Plastic pollution could trigger $29b in payouts

Like climate change-related risks, plastic pollution can impact the insurance industry through liabilities. PHOTO: REUTERS

NEW YORK - Litigation could cost the plastics industry and its insurers US$20 billion (S$28.5 billion) in the United States over the next eight years, according to a report backed by the United Nations and an Australian billionaire.

Companies including petrochemical and consumer goods firms might be liable for the cost of cleaning up plastic pollution, while emerging legal pathways to claim for the harm to society threaten to add to their corporate liabilities. Beyond 2030, legal claims "could be an order of magnitude larger".

The report from Australian mining tycoon Andrew Forrest's non-profit Minderoo Foundation is the first time lawyers and data analysts have modelled how the cost of plastic-related pollution translates into the likely compensation payouts.

The research is supported by the United Nations Environment Programme Finance Initiative, a collaboration between the UN and the finance industry.

An industry trade group, the Plastics Industry Association, responded to the report by arguing that the material outperforms alternatives in cost and sustainability, and litigation could derail clean-up efforts.

"Any litigation will divert funding and resources from the solutions that actually address plastic waste" such as recycling and sorting facilities, said Mr Matt Seaholm, the group's chief executive officer, in an e-mail. The association is looking forward to working with "partners that are more interested in supporting solutions than pointing fingers".

More than 300 million tonnes of plastic are produced every year. At least 14 million tonnes end up in the ocean, where they are ingested by animals and can enter the human food chain, according to the International Union for Conservation of Nature. Like climate change-related risks, plastic pollution can impact the insurance industry through liabilities.

"Similar to fossil-fuel companies and the climate impact of their products, plastic producers are the 'pin-ups' for having created the most extreme externalities ever witnessed in the history of mankind," said Mr Forrest, who is executive chairman and founder of iron ore giant Fortescue Metals Group and Fortescue Future Industries.

The US$20 billion figure is an order of magnitude smaller than losses the insurance industry has suffered from asbestos-related lawsuits. Credit ratings agency AM Best estimates these at US$146 billion, but incurred over decades rather than from the first eight years of claims. Still, the report warns that plastics-related losses could ultimately be comparable in size.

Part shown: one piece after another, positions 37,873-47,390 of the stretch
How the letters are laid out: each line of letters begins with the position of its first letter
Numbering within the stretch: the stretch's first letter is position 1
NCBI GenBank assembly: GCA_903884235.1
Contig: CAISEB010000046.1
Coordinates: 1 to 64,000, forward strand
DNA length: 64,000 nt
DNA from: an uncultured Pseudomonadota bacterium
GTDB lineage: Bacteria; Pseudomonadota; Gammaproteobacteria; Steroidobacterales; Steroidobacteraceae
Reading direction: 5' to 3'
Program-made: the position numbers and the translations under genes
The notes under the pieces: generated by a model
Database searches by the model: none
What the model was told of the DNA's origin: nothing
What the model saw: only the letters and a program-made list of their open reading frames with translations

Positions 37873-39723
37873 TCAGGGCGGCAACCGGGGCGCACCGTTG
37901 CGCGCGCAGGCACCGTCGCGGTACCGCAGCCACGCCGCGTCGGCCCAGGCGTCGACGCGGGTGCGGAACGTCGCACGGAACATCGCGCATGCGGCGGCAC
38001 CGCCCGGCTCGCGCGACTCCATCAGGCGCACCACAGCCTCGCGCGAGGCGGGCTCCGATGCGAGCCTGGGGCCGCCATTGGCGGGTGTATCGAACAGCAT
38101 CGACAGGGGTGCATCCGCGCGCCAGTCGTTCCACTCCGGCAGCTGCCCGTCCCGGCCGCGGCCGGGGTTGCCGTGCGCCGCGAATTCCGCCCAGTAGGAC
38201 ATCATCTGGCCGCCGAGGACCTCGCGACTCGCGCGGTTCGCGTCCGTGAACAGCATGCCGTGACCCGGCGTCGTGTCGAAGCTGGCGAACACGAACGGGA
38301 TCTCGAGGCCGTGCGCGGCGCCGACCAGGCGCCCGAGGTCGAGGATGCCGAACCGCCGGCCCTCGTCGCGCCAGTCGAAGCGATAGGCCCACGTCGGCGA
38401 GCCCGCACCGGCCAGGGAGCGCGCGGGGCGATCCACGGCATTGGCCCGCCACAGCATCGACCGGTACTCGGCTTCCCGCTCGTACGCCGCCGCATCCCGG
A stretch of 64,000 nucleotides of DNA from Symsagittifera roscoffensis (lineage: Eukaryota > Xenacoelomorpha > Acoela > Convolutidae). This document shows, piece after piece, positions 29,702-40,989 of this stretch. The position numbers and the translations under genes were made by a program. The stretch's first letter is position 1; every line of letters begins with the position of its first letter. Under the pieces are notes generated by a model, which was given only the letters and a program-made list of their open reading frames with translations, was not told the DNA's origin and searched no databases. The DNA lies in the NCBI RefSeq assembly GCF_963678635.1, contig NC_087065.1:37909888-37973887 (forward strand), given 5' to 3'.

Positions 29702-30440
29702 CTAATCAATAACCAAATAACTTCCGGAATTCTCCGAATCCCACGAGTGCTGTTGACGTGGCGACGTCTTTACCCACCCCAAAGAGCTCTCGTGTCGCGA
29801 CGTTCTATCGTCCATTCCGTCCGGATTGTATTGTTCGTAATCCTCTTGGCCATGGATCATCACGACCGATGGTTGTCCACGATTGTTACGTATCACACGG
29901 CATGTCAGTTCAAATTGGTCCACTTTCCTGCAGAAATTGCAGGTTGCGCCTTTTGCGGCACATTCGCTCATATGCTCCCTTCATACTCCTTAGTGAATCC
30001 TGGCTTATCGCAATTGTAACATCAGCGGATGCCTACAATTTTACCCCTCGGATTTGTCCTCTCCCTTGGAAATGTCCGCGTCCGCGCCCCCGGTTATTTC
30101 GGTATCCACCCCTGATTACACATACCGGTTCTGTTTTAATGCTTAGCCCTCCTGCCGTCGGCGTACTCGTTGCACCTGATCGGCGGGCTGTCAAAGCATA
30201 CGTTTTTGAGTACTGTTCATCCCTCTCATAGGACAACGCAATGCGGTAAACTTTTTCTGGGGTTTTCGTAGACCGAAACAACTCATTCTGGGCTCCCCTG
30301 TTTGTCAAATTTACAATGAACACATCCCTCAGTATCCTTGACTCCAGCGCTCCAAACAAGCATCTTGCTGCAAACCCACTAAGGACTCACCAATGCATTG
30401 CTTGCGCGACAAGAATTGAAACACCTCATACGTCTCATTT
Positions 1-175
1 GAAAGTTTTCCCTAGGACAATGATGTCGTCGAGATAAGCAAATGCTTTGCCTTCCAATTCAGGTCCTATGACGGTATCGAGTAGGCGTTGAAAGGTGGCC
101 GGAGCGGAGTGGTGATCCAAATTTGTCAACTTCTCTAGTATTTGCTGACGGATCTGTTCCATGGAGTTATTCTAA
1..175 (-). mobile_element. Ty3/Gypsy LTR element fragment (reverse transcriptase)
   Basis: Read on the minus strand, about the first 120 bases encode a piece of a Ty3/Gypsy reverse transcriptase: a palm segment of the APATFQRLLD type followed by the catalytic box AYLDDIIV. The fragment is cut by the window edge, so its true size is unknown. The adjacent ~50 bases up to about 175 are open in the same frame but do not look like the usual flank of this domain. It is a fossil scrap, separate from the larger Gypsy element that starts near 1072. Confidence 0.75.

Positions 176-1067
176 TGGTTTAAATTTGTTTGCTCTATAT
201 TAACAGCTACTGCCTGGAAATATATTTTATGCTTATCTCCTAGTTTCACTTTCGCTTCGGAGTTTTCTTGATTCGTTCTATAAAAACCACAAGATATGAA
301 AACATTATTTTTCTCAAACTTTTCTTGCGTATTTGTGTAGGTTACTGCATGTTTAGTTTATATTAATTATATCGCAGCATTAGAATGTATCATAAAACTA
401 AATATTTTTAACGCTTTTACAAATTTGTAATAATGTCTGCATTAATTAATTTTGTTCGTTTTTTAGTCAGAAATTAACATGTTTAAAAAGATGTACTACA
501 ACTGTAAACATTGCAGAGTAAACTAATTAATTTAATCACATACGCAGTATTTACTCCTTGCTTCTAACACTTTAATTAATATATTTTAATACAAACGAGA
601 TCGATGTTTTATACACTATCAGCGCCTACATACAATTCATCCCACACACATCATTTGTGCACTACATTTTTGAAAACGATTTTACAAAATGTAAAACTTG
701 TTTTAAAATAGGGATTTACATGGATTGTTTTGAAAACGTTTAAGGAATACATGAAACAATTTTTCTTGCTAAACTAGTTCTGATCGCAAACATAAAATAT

Minderoo enlisted law firm Clyde & Co together with data group Praedicat to calculate the figure by tracing the value of environmental and human health damage, which is estimated to be hundreds of billions of dollars, through the existing legal avenues claimants could take to get compensation. Praedicat's models attached probabilities to successful claims over the effect of chemicals found in plastics.

Some research has linked chemical additives in plastics to health problems such as infertility, early puberty, developmental issues and metabolic disorders. The report estimates that the global social costs associated with these plastic-related chemicals exceeds US$100 billion a year.

Using legal precedents, including some judgments in the recent opioids lawsuits, the researchers calculated expected liabilities of US$20 billion in the United States. Other legal pathways resulted in smaller corporate liabilities.

The large gap between the estimated social cost of plastic pollution and the more than US$20 billion corporate liabilities is partly explained by the relative infancy of plastics litigation and test cases, and the difficulty of linking harms to particular producers of plastic.

Its supply chains include many actors and, unlike with tobacco lawsuits, for example, most people have been exposed to polymers.

Underwriters and risk managers create models to simulate the real world and predict the likelihood of different future outcomes. The report estimates that insurers would need to account for the worst case scenario of losses of US$100 billion when planning for how much capital they need to hold.

But the gap may narrow in the future as case law builds. There is a possibility of a large uptick in successful claims in the medium term, the report says.

The insurance and reinsurance industry make decisions with longer time horizons than investors and companies because they are calculating their exposures to future claims.

"In 10 years' time, the legal cases might be far stronger, the science far more damning," said Mr Dominic Charles, director at the Minderoo Foundation. BLOOMBERG

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